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Trio of galaxies discovered 13 billion light years away

trio of galaxies discoveredResearchers have identified a trio of galaxies hidden in a cloud of dust nearly 13 billion light years from Earth, placing them close to the beginning of the universe.

The galaxies were first detected in 2009 but were assumed to be a giant ball of hot ionized gas. But after astronomers turned NASA's Hubble telescope and the Atacama Large Millimeter/submillimeter Array to study the cosmic body were they able to ascertain what it exactly was.

"This exceedingly rare triple system, seen when the Universe was only 800 million years old, provides important insights into the earliest stages of galaxy formation during a period known as 'Cosmic Dawn,' when the Universe was first bathed in starlight," Richard Ellis, an astronomy professor at the California Institute of Technology.

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Bacterial Competition In Lab Shows Evolution Never Stops

microbe evolutionEvolution is relentless process that seems to keep going and going, even when creatures live in a stable, unchanging world.

That's the latest surprise from a unique experiment that's been underway for more than a quarter-century.

Evolution is so important for biology, medicine and a general understanding of our world that scientists want to understand it as fully as possible. That's why, in 1988, biologist took a dozen glass flasks and added identical bacteria to each of them. Those 12 populations have been evolving ever since, letting scientists watch evolution in real time.

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World's oldest animal inadvertently killed by scientists

Ming the MolluscScientists at Bangor University in North Wales have inadvertently killed Ming the Mollusc, which it turns out was the world's oldest living animal.

The ocean quahog -- a type of deep sea clam -- was found in Iceland in 2006 and found to be 405 years old. However while taking a closer look at it, researchers found that it may be a hundred years older, pegging it's age at 507 years old. But this process, opening its shell to put it under scrutiny, led to the death of the mollusc.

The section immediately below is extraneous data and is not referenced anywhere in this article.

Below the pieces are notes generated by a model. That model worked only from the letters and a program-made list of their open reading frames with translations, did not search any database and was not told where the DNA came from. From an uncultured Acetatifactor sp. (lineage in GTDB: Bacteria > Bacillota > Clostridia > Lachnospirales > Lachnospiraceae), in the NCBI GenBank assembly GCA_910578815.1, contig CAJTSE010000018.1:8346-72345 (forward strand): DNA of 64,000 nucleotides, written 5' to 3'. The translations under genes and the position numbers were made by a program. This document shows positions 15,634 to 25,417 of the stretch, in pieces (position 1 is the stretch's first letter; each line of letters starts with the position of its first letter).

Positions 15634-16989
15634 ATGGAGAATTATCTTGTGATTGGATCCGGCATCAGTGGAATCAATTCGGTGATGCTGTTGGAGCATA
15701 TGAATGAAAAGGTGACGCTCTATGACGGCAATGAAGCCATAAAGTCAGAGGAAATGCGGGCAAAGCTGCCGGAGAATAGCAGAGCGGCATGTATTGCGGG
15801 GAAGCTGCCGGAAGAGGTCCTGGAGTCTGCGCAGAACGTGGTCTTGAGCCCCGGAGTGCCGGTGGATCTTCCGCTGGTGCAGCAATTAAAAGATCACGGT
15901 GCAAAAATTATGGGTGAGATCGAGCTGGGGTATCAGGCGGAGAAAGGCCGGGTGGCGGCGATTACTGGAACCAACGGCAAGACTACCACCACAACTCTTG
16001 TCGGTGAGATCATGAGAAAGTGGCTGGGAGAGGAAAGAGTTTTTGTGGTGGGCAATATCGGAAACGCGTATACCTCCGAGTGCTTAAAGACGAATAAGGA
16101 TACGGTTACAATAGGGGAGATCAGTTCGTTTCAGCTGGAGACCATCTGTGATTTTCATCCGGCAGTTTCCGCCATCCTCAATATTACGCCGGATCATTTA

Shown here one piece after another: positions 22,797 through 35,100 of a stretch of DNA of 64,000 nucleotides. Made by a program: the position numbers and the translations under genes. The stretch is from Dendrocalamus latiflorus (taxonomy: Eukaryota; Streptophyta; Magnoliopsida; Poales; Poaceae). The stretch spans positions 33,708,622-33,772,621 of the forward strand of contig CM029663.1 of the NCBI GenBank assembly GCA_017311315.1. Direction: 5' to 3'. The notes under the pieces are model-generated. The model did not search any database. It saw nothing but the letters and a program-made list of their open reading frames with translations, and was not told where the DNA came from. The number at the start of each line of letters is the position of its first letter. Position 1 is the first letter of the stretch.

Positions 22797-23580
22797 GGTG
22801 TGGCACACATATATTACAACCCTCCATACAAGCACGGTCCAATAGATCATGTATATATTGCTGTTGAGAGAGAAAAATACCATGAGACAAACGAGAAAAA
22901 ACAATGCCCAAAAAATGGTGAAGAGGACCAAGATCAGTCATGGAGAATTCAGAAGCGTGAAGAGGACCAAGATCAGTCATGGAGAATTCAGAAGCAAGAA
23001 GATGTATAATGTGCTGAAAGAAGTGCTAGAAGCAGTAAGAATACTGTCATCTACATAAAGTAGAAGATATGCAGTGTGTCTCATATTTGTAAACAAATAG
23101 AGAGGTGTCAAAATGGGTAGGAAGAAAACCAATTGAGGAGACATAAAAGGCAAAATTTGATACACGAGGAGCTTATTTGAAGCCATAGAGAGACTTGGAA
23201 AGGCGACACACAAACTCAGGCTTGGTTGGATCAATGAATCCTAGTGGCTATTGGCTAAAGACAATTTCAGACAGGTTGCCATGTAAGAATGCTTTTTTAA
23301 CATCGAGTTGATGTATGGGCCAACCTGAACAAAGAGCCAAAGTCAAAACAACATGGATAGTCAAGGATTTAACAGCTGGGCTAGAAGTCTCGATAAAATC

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Kepler Space Telescope finds Earth-size, potentially habitable planets are common

HABITABLE PLANETSRoughly one in every five sunlike stars is orbited by a potentially habitable, Earth-size planet, meaning that the universe has abundant real estate that could be congenial to life, according to a new analysis of observations by NASA’s Kepler Space Telescope.

Our Milky Way galaxy alone could harbor tens of billions of rocky worlds where water might be liquid at the surface, according to the report, which was published Monday in the Proceedings of the National Academy of Sciences and discussed at a news conference in California.

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Exoplanet tally soars above 1,000

ExoplanetsThe number of observed exoplanets - worlds circling distant stars - has passed 1,000.

Of these, 12 could be habitable - orbiting at a distance where it is neither "too hot" nor "too cold" for water to be liquid on the surface. The planets are given away by tiny dips in light as they pass in front of their stars or through gravitational "tugs" on the star from an orbiting world.

These new worlds are listed in the Extrasolar Planets Encyclopaedia.

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US scientist discovers DNA body clock

DNA body clockA US scientist has discovered an internal body clock based on DNA that measures the biological age of our tissues and organs.

The clock shows that while many healthy tissues age at the same rate as the body as a whole, some of them age much faster or slower. The age of diseased organs varied hugely, with some many tens of years "older" than healthy tissue in the same person, according to the clock.

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Skull Fossil Discovery Suggests Simpler Evolutionary History

fossil skullAfter eight years spent studying a 1.8-million-year-old skull uncovered in the republic of Georgia, scientists have made a discovery that may rewrite the evolutionary history of our human genus Homo.

It would be a simpler story with fewer ancestral species. Early, diverse fossils — those currently recognized as coming from distinct species like Homo habilis, Homo erectus and others — may actually represent variation among members of a single, evolving lineage.

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